MY APPROACH TO TEACHING and to the offered UNITS on this website is to pepper the worksheets (and, optionally, the quizzes) with informational guides that serve as text-book-like how-to instructions. How the teacher puts it all together is left to that teacher's unique approach to teaching. In other words, these offerings are PROBLEM-BASED and not lesson-plan based. The difference is profound. I do not pretend to know how you should speak to your students and refuse to offer canned lesson plans--the material will serve as your own guide as well as for the students themselves. I DO INCLUDE a "READ ME FIRST" text file giving what has worked well for me.
The Pre-Algebra B course that I teach to at-risk secondary students has been significantly honed over 8 years. This is the 2nd unit of the 2nd semester course that has proven to be valuable over this time-frame.
This unit concerns an UNCOMMON DENOMINATORS of FRACTIONS (equivalent fractions, adding and subtracting fractions)and, as such, it includes a lot of working with the concept of equivalent fractions. You will find out that most of your secondary students do not know (and never have known) the utter simplicity of the concept of EQUIVALENCE--contrary to many who say this is difficult to learn. It is, indeed, an extremely useful unit for properly dealing with fractions--and future algebra courses. I cannot stress too greatly that you MUST have a love for this subject if you are to turn anyone around.
INCLUDED is a TEACHER's GUIDE of every teaching reference utilized by the enclosed problems as well as every (large) diagram needed by the problems. From this alone the unit can be thought through and designed. Also included is a SPECIAL RUN of level 1 (simplest) problems that basically provides you with a preview of each of the skills.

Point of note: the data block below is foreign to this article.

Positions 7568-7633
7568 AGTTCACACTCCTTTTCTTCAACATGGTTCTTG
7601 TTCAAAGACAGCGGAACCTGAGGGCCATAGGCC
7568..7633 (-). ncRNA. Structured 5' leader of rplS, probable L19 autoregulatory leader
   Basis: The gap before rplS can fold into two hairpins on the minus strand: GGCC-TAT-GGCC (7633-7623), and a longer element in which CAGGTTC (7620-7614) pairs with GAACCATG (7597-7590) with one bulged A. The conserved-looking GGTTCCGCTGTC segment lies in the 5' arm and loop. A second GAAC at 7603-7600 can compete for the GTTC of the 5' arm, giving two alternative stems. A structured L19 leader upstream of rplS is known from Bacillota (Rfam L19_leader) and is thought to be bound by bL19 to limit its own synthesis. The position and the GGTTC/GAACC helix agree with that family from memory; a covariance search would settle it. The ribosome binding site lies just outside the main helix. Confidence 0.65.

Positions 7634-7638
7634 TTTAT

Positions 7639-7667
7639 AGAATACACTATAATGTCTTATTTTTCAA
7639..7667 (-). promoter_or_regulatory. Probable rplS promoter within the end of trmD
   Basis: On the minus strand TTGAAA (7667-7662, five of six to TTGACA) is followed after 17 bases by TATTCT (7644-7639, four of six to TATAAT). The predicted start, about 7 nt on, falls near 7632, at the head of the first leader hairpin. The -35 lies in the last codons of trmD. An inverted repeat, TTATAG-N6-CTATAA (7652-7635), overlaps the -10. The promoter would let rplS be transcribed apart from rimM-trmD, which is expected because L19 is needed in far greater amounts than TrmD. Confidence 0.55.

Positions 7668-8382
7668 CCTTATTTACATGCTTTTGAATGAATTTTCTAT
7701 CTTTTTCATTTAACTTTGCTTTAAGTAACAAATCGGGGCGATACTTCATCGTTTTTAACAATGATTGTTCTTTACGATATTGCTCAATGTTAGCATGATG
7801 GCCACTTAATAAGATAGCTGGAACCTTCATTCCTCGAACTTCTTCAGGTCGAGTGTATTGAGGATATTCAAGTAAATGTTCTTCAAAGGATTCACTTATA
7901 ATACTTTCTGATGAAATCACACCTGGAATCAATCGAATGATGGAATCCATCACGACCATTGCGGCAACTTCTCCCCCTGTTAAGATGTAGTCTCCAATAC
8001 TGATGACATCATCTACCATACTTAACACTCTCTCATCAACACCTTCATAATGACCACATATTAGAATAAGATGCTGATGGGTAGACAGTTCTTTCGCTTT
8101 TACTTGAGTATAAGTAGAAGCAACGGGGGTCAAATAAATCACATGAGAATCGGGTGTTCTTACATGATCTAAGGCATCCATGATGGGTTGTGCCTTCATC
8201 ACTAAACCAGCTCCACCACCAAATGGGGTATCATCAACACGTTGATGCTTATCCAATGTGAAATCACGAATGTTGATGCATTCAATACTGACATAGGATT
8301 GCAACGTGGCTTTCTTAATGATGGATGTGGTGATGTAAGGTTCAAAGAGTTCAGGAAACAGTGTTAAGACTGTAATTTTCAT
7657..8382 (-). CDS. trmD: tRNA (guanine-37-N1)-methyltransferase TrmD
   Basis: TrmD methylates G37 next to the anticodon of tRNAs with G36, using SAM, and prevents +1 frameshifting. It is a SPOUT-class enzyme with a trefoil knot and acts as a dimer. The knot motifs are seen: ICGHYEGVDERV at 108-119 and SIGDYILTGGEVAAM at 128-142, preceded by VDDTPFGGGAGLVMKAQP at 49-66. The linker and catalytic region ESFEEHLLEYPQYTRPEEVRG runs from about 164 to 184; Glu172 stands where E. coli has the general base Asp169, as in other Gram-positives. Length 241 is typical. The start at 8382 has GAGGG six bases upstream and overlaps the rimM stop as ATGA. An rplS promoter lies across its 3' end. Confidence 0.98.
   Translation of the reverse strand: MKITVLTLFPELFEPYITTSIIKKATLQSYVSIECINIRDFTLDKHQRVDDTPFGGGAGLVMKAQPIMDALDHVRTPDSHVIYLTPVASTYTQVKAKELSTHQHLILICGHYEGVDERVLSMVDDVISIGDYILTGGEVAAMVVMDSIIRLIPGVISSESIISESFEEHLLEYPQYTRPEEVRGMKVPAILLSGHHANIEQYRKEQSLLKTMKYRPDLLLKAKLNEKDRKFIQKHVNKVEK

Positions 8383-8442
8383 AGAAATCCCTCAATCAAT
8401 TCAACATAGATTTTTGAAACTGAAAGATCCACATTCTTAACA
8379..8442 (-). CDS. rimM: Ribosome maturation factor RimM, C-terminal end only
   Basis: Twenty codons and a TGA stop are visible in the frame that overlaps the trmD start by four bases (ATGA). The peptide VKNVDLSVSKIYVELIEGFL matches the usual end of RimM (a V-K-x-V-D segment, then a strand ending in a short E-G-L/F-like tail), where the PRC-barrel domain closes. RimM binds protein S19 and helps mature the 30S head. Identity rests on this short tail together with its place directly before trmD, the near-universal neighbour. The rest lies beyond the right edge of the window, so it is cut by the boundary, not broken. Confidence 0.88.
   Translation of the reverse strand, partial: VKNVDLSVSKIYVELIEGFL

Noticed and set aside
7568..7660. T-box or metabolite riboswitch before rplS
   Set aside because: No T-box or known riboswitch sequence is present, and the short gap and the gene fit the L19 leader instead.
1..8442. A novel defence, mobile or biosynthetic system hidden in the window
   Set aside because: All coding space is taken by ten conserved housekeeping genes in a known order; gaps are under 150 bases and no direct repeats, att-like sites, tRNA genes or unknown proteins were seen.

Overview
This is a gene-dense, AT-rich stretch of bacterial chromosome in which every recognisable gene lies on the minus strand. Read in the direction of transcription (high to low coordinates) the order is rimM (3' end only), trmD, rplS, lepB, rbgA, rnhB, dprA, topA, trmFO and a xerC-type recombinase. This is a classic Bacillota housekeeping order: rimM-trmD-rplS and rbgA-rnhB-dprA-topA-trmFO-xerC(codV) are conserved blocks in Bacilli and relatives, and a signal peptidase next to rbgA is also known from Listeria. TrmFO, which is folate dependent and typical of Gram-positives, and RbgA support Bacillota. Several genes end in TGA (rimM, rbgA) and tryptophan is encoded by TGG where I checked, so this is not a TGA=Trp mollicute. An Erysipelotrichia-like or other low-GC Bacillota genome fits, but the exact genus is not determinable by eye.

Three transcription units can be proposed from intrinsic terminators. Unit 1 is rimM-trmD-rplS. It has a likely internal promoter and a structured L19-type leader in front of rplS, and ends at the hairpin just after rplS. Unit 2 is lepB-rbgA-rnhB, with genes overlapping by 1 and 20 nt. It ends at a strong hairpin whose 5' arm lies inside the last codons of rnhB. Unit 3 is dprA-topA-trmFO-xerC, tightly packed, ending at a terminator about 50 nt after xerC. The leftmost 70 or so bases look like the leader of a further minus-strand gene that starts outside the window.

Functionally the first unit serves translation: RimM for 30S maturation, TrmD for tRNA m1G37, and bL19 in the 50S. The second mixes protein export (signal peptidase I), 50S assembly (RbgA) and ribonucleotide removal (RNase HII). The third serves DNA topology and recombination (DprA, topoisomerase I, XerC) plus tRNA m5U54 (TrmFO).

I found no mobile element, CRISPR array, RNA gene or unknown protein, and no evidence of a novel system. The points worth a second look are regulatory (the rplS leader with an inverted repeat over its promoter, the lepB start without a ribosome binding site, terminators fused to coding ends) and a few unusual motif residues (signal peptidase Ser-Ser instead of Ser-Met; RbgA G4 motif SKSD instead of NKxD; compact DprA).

TEN skill areas are included--from 3rd to 5th grade. BUT YOU WILL SEE THAT THE MAJORITY OF KIDS SIMPLY HAVE NOT UNDERSTOOD THIS STUFF. The skills themselves are simply subsets of CC Standards.
Admittedly, you need to come up with unique and interesting ways to approach this material. It is CRUCIAL to the students' grasp of mathematics--trust me. I, myself, have experimented with all kinds of approaches.
FOUR worksheets are provided: one with 5 problems per skill; one with 10 per skill; one with 15 per skill and one with 20 per skill. You decide which is best for you.
SIX quizzes (all with 20 problems each) are provided: TWO at a level 2 (not too hard); TWO at a level 3 (harder) and TWO that are a mix of level 2 and 3 problems (I personally use these a lot).
Look at the 4 snapshots and the PREVIEW. Together, they encapsulate the approach taken fairly well.
[The problems in All WORKSHEETS and PREVIEWS are printed in difficulty (1 [easy], 2 [not so easy], 3 [proficiency] up to 4 [mastery]) order within a skill. The actual difficulty level appears slightly to the left of the DK box of each problem in a very small font. Also, instructional references appear on worksheets but are optional on quizzes.]
BUNDLES: The entire 2nd semester course is posted here as: HS [Remedial] Pre-Algebra B FULL textbook-less course (BUNDLE)
The prior unit is UNIT 1: Introduction to Fractions
and the next unit is UNIT 3: Mixed Numbers, etc.
The 2 semesters of Pre-Algebra that I have had to concoct and hone over the last decade are the HS [Remedial] Pre-Algebra A Sampler: (textbook-less course)
and the HS [Remedial] Pre-Algebra B Sampler: (textbook-less course)
You might also want to check out the the Grade 9-12 Summary